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Confocal Laser Endomicroscopy Image Analysis with Deep Convolutional Neural Networks

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Rapid intraoperative diagnosis of brain tumors is of great importance for planning treatment and guiding the surgeon about the extent of resection. Currently, the standard for the preliminary intraoperative tissue

Rapid intraoperative diagnosis of brain tumors is of great importance for planning treatment and guiding the surgeon about the extent of resection. Currently, the standard for the preliminary intraoperative tissue analysis is frozen section biopsy that has major limitations such as tissue freezing and cutting artifacts, sampling errors, lack of immediate interaction between the pathologist and the surgeon, and time consuming.

Handheld, portable confocal laser endomicroscopy (CLE) is being explored in neurosurgery for its ability to image histopathological features of tissue at cellular resolution in real time during brain tumor surgery. Over the course of examination of the surgical tumor resection, hundreds to thousands of images may be collected. The high number of images requires significant time and storage load for subsequent reviewing, which motivated several research groups to employ deep convolutional neural networks (DCNNs) to improve its utility during surgery. DCNNs have proven to be useful in natural and medical image analysis tasks such as classification, object detection, and image segmentation.

This thesis proposes using DCNNs for analyzing CLE images of brain tumors. Particularly, it explores the practicality of DCNNs in three main tasks. First, off-the shelf DCNNs were used to classify images into diagnostic and non-diagnostic. Further experiments showed that both ensemble modeling and transfer learning improved the classifier’s accuracy in evaluating the diagnostic quality of new images at test stage. Second, a weakly-supervised learning pipeline was developed for localizing key features of diagnostic CLE images from gliomas. Third, image style transfer was used to improve the diagnostic quality of CLE images from glioma tumors by transforming the histology patterns in CLE images of fluorescein sodium-stained tissue into the ones in conventional hematoxylin and eosin-stained tissue slides.

These studies suggest that DCNNs are opted for analysis of CLE images. They may assist surgeons in sorting out the non-diagnostic images, highlighting the key regions and enhancing their appearance through pattern transformation in real time. With recent advances in deep learning such as generative adversarial networks and semi-supervised learning, new research directions need to be followed to discover more promises of DCNNs in CLE image analysis.

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  • 2019

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Visualization of Brain Tumors with Intraoperative Confocal Laser Endomicroscopy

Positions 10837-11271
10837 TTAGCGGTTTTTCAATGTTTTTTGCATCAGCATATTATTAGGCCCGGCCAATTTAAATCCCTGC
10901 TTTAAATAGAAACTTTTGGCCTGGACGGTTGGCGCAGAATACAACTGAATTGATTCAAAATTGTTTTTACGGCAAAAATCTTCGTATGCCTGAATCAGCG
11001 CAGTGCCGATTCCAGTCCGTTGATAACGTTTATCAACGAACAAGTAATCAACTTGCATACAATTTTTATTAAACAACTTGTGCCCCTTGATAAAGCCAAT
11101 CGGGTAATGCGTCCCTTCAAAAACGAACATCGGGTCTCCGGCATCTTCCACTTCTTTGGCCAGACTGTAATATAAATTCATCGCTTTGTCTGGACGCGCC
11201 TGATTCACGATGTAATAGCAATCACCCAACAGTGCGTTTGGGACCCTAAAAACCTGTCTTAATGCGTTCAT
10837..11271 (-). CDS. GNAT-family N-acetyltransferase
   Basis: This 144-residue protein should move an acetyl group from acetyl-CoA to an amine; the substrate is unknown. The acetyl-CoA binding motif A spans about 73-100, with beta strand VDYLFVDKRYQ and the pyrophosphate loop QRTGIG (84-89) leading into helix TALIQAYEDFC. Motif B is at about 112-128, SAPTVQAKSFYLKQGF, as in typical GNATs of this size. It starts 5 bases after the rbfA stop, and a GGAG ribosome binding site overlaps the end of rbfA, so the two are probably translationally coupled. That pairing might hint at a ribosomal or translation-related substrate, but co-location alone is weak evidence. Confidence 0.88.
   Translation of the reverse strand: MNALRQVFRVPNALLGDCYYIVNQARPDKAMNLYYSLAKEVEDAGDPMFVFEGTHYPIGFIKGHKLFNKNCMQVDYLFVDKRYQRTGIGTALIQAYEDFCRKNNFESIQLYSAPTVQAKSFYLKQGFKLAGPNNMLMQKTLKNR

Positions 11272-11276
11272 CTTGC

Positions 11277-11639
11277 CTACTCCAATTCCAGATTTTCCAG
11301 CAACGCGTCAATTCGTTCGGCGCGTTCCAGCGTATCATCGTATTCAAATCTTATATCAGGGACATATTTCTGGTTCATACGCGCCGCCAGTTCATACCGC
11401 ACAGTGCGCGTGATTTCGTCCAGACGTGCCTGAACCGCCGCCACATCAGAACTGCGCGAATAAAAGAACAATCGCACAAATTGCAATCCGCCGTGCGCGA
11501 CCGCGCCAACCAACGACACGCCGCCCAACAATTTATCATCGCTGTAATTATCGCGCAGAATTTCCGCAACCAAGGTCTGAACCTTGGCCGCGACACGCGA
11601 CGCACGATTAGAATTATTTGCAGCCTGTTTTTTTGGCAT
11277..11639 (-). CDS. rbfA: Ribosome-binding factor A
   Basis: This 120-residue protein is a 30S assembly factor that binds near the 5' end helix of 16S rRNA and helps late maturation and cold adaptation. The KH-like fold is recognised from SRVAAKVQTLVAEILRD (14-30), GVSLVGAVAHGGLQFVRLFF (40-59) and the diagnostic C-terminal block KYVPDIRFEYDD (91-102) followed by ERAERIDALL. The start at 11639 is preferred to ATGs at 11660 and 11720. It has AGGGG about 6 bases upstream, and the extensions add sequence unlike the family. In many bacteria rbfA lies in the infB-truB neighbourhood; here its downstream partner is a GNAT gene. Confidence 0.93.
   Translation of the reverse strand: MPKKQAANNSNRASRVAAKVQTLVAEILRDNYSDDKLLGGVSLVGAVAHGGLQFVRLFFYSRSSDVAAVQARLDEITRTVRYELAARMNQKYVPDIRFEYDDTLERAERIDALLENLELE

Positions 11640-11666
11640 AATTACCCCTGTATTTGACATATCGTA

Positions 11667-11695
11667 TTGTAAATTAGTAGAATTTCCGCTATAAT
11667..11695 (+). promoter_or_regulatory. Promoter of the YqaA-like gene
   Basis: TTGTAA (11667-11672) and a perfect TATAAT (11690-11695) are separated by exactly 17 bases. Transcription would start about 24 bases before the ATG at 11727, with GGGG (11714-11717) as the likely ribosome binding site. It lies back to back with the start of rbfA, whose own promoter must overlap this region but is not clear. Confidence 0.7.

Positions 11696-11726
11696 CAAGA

Description

Intraoperative diagnosis in neurosurgery has traditionally relied on frozen and formalin-fixed, paraffin-embedded section analysis of biopsied tissue samples. Although this technique is considered to be the “gold standard” for establishing

Intraoperative diagnosis in neurosurgery has traditionally relied on frozen and formalin-fixed, paraffin-embedded section analysis of biopsied tissue samples. Although this technique is considered to be the “gold standard” for establishing a histopathologic diagnosis, it entails a number of significant limitations such as invasiveness and the time required for processing and interpreting the tissue. Rapid intraoperative diagnosis has become possible with a handheld confocal laser endomicroscopy (CLE) system. Combined with appropriate fluorescent stains or labels, CLE provides an imaging technique for real-time intraoperative visualization of histopathologic features of the suspected tumor and healthy tissues.

This thesis scrutinizes CLE technology for its ability to provide real-time intraoperative in vivo and ex vivo visualization of histopathological features of the normal and tumor brain tissues. First, the optimal settings for CLE imaging are studied in an animal model along with a generational comparison of CLE performance. Second, the ability of CLE to discriminate uninjured normal brain, injured normal brain and tumor tissues is demonstrated. Third, CLE was used to investigate cerebral microvasculature and blood flow in normal and pathological conditions. Fourth, the feasibility of CLE for providing optical biopsies of brain tumors was established during the fluorescence-guided neurosurgical procedures. This study established the optimal workflow and confirmed the high specificity of the CLE optical biopsies. Fifth, the feasibility of CLE was established for endoscopic endonasal approaches and interrogation of pituitary tumor tissue. Finally, improved and prolonged near wide-field fluorescent visualization of brain tumor margins was demonstrated with a scanning fiber endoscopy and 5-aminolevulinic acid.

These studies suggested a novel paradigm for neurosurgery-pathology workflow when the noninvasive intraoperative optical biopsies are used to interrogate the tissue and augment intraoperative decision making. Such optical biopsies could shorten the time for obtaining preliminary information on the histological composition of the tissue of interest and may lead to improved diagnostics and tumor resection. This work establishes a basis for future in vivo optical biopsy use in neurosurgery and planning of patient-related outcome studies. Future studies would lead to refinement and development of new confocal scanning technologies making noninvasive optical biopsy faster, convenient and more accurate.

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  • 2020